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The IRS Offer In Compromise Program is Really Understaffed? What Does That Mean for You?


Coast to Coast IRS Help

If you have an IRS tax debt that has been lingering for years, the COVID-19 "pandemic" may be your "blessing in disguise." Due to the lockdowns, the business closures, loss of income, etc., our tax professionals anticipate the IRS will be overwhelmed with debt issues that they need to close. The IRS has the Offer in Compromise (OIC) program that could be "your ticket to paradise." Although the IRS is juggling more problems than normal, securing an accepted settlement offer can still be a struggle.

The tax pros at Flat Fee Tax Relief have been securing approved Offer in Compromise submissions at a rate of 96%, the national average has historically been 42%. Now with the COVID-19 hysteria winding down, the aftermath will be with us for years to come.

You need to know this: the IRS has two priorities. One is to collect money. The other, which may be even more important, is to close a file. An approved Offer in Compromise accomplishes both. Even a $100 tax collection counts as a "collected debt."

The IRS Is Chronically Understaffed

Much of the struggle surrounding the OIC program can be blamed on the chronic understaffing of (and minimal budget for) the IRS in general. This issue has become dire during the pandemic, but it was already alarming long before COVID took over. The Biden Administration has proposed adding $80 Billion to the IRS budget because the government knows that the IRS will be overwhelmed very soon. Now this will help with IRS staffing, but that will not result in immediate tax collection. New staff needs to be trained. That takes time. We believe flooding the "system" with valid, eligible Offer in Compromise submissions will result in increased acceptance.

The IRS processes millions more tax returns than it did just a few years ago, and yet, its staff has seen huge reductions since 2010 due to major budget cuts. Fewer employees are available to handle all areas of tax policy, including audits, installments, and, of course, Offer in Compromise (OIC) applications.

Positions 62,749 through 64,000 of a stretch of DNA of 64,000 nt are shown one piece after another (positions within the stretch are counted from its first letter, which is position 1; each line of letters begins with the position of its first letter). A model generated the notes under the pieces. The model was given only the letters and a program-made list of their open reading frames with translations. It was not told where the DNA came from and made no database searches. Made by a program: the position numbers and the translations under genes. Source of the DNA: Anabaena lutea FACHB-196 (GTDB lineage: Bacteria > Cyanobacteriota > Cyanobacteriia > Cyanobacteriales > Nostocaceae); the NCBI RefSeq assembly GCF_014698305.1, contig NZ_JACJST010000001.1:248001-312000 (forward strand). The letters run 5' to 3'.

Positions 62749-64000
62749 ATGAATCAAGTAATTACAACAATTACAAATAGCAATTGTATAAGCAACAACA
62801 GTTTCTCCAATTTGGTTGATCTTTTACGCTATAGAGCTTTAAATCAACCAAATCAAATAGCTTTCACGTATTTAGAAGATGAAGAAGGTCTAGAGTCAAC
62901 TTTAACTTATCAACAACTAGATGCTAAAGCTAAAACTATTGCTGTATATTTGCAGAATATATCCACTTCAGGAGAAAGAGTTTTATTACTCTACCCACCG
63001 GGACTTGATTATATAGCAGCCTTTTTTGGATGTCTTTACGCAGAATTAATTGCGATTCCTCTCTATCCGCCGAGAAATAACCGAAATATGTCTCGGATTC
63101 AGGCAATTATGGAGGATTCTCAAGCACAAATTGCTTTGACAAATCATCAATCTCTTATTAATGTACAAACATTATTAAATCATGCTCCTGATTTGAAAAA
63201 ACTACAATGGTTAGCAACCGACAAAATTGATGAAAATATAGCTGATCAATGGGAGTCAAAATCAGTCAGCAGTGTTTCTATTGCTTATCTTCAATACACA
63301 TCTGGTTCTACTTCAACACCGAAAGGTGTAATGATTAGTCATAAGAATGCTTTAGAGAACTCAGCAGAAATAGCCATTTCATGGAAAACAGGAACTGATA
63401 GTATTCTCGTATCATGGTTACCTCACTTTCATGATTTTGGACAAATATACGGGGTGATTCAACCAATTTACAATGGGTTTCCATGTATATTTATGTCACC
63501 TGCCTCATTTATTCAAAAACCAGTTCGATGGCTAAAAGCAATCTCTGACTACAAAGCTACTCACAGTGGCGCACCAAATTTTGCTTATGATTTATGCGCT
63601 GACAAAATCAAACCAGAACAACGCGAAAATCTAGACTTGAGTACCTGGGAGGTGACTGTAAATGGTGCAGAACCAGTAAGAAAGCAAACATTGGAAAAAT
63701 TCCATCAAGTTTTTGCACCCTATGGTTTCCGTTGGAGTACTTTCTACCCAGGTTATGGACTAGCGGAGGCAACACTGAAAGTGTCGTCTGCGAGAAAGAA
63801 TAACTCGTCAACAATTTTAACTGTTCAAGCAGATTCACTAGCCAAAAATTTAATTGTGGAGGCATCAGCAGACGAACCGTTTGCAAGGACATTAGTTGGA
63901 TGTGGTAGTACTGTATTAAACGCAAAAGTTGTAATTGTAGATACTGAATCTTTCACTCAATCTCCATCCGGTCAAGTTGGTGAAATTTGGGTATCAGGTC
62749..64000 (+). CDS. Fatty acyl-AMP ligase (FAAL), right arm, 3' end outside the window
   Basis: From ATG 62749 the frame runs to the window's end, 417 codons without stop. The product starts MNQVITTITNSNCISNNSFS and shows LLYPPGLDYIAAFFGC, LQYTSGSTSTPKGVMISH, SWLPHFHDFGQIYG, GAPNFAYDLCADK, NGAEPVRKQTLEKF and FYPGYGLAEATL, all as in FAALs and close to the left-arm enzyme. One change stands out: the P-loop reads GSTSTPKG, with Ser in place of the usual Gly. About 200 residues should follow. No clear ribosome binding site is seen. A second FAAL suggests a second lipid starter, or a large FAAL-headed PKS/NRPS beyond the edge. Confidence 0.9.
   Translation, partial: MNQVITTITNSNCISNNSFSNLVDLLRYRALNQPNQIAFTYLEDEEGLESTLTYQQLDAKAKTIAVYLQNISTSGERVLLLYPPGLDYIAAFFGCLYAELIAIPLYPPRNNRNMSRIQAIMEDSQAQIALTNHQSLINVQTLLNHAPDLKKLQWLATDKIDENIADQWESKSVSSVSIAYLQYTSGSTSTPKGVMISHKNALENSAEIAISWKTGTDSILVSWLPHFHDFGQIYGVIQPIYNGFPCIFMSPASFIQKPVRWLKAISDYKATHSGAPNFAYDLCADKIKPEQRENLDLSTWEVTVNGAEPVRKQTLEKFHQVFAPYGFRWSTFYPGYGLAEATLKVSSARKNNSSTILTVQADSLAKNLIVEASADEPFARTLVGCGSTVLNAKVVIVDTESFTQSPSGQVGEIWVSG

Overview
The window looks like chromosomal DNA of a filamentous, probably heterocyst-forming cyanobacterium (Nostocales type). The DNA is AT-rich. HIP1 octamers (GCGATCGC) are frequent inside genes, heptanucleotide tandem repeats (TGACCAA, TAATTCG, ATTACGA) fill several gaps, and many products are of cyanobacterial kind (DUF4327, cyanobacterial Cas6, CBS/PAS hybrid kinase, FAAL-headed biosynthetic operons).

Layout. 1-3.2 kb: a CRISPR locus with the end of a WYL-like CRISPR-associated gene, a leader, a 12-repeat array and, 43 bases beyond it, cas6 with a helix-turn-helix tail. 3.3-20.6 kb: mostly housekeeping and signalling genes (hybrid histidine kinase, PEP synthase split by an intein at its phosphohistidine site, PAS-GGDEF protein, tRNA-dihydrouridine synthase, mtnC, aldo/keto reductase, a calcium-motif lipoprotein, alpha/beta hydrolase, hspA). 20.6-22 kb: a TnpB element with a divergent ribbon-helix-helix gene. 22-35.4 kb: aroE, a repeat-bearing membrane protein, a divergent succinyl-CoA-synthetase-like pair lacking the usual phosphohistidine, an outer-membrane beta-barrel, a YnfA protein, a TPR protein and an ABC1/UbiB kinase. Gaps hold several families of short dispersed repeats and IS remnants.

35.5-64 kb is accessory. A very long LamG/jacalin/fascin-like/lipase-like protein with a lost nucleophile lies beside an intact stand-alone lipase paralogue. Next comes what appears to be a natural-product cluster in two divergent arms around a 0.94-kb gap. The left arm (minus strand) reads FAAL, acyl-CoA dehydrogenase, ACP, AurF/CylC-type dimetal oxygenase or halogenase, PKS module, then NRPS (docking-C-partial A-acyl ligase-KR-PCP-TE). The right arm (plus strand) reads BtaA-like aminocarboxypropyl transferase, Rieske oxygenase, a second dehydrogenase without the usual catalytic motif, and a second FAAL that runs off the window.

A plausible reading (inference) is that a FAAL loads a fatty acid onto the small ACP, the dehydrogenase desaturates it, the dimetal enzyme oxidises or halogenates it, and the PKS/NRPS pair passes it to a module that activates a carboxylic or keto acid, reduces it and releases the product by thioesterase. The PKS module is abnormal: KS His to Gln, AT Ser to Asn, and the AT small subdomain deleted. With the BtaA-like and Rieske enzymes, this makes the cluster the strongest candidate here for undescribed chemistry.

How Staffing Issues Impact OIC Applications

With a smaller IRS workforce comes a reduced ability to process applications for programs such as the OIC. What’s more, IRS employees are less likely to receive the extensive training they need to properly handle settlement offers. This increases the potential for delays and mistakes, thereby also making a lengthy appeals process possible.

The Need for an Experienced Tax Resolution Specialist

According to statistics, the number one reason why an Offer in Compromise is rejected, is due to "Do It Yourself" (DIY) problem. We say "DIY" is a problem because many people think it's easy to do and the IRS actually encourages taxpayers to do their own.

When a novice does their own tax returns or their own settlement offer, the error rate goes through the roof. The IRS screens every Offer in Compromise submission for errors. Any error of any type is cause for rejection. The IRS finds an error, the settlement offer gets rejected and sent back to the taxpayer without an explanation. It’s more important than ever that you handle this process strategically. Even minor errors can lead to a swift rejection, so it’s worth your while to work with an experienced tax resolution specialist.

Do you have a tax debt of $10,000 or more? $10,000 is the minimum to settle. At Flat Fee Tax Relief, our strategic approach will improve your odds even in the midst of extraordinary challenges. Contact us today to learn more.


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